CDM Watch welcomes the opportunity to provide its views to the CDM Executive Board on the draft standard on the use of the concept of materiality and level of assurance in the Clean Development Mechanism.
CDM Watch is very concerned about the direction the CDM has taken over the past few years related to the issuance of credits that do not represent real emission reductions. In the case of the CDM, it is important to bear in mind that it is an offsetting mechanism. This means that the emission reductions credited under the CDM entitle the buyers of the CERs to increase their domestic emissions correspondingly. The CDM in itself does not directly reduce global GHG emissions but helps to achieve a given emission reduction target at a lower cost.
Our views as follows are presented in light of the risks the CDM poses to environmental integrity if CERs are issued as a result of wrong figures or statements given in the PDD and assessed documents and address the threshold of the application of materiality:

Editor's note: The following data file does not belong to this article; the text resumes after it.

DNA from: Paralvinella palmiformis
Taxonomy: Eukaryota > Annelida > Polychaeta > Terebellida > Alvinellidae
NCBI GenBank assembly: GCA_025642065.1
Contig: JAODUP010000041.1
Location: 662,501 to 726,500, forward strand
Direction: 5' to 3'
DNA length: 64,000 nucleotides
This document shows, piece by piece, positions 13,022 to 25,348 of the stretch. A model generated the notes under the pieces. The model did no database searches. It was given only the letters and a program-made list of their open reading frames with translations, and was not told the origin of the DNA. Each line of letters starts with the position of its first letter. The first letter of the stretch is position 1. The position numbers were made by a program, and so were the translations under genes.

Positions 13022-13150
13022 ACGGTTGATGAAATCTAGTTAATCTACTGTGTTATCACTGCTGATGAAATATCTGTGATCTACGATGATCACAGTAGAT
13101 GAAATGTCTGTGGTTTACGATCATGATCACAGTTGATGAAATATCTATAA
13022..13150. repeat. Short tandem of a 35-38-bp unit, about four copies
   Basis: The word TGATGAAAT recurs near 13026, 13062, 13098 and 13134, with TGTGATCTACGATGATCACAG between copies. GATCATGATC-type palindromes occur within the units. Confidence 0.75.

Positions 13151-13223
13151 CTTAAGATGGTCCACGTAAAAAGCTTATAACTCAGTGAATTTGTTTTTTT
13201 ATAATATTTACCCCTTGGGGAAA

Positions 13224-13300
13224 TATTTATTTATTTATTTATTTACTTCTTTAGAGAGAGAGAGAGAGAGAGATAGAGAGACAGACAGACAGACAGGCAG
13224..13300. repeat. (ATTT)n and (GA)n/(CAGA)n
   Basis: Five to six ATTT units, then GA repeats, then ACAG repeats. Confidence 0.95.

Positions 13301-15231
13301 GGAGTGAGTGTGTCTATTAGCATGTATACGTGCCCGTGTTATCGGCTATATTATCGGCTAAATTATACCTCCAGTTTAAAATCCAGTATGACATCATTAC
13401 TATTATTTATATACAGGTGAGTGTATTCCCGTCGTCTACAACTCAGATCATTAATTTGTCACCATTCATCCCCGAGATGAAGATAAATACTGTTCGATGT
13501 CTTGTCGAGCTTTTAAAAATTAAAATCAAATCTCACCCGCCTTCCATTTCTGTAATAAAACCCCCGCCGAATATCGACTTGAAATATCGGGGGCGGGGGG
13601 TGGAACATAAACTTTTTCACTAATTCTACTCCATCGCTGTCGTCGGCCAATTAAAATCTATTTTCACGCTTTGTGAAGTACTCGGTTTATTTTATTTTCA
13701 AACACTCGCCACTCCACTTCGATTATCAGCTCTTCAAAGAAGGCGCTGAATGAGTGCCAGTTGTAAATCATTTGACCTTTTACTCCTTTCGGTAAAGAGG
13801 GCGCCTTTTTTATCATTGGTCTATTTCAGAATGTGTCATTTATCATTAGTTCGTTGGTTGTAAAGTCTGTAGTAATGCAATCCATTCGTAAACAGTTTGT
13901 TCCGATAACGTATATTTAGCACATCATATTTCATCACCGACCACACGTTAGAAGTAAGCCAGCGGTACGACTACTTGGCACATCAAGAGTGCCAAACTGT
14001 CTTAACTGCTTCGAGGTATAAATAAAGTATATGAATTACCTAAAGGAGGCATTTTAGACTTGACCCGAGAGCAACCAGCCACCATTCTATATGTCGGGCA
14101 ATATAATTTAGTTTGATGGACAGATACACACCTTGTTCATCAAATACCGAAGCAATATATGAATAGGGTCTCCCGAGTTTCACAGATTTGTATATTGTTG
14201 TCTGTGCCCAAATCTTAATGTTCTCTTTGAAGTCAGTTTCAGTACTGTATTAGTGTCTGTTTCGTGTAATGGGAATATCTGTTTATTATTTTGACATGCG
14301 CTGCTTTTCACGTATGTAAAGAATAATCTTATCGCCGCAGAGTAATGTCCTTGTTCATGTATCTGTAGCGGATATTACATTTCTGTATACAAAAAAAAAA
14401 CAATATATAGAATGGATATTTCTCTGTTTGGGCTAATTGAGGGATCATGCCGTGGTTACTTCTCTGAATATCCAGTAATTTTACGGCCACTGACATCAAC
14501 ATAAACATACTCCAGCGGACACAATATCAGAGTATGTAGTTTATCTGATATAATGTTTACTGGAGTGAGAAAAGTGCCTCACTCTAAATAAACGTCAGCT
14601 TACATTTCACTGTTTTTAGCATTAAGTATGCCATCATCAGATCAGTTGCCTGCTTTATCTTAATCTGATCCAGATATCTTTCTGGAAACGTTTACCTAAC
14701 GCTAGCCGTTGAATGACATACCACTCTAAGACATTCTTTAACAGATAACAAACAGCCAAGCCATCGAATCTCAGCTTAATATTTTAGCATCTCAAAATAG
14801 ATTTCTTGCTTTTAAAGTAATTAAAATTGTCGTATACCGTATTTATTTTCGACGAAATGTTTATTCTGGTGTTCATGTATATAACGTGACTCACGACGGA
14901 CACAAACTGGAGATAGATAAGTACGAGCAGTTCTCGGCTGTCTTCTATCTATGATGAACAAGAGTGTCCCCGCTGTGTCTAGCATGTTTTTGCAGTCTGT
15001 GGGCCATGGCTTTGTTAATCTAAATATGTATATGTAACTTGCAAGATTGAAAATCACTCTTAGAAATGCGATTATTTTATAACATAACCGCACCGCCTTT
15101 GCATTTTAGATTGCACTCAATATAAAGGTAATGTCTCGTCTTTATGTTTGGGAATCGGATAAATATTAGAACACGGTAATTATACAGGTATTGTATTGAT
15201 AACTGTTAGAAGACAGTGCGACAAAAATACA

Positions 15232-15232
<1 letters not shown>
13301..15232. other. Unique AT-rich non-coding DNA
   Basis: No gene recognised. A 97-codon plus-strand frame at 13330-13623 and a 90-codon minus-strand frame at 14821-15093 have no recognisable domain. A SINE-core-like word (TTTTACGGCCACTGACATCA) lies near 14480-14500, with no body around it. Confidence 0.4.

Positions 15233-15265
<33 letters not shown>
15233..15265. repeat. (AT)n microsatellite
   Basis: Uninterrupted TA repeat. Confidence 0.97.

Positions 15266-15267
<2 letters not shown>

In principle, DOEs should be held responsible for all CER which may be inappropriately issued and no difference should be made on whether the error concerns 1 or 1000 ton CO2e as even minor errors may result in significant deviations.
However, if a threshold for materiality were to be established, information related to a CDM project should be considered material if its omission might lead, at an aggregated level, to a total overestimation of the emission reduction achieved by a CDM project equal or higher than:
- 0.2 % of the emission reduction for projects achieving a total emission reduction of more than 500,000 tonnes of CO2 equivalent per year;
- 1% of the emission reduction for large-scale projects achieving a total emission reduction of 500,000 tonnes of CO2 equivalent per year or less;
- 3% of the emission reduction for small-scale projects.
While a harmonisation with existing standards is desired, it should be noted that thresholds for the application of materiality in the CDM must be as stringent as possible. The higher the thresholds, the higher the likelihood that excess CERs are being issued. While there is a theoretical possibility that underestimations compensate for possible overestimations the likelihood that emission reductions are underestimated in practice is not very likely.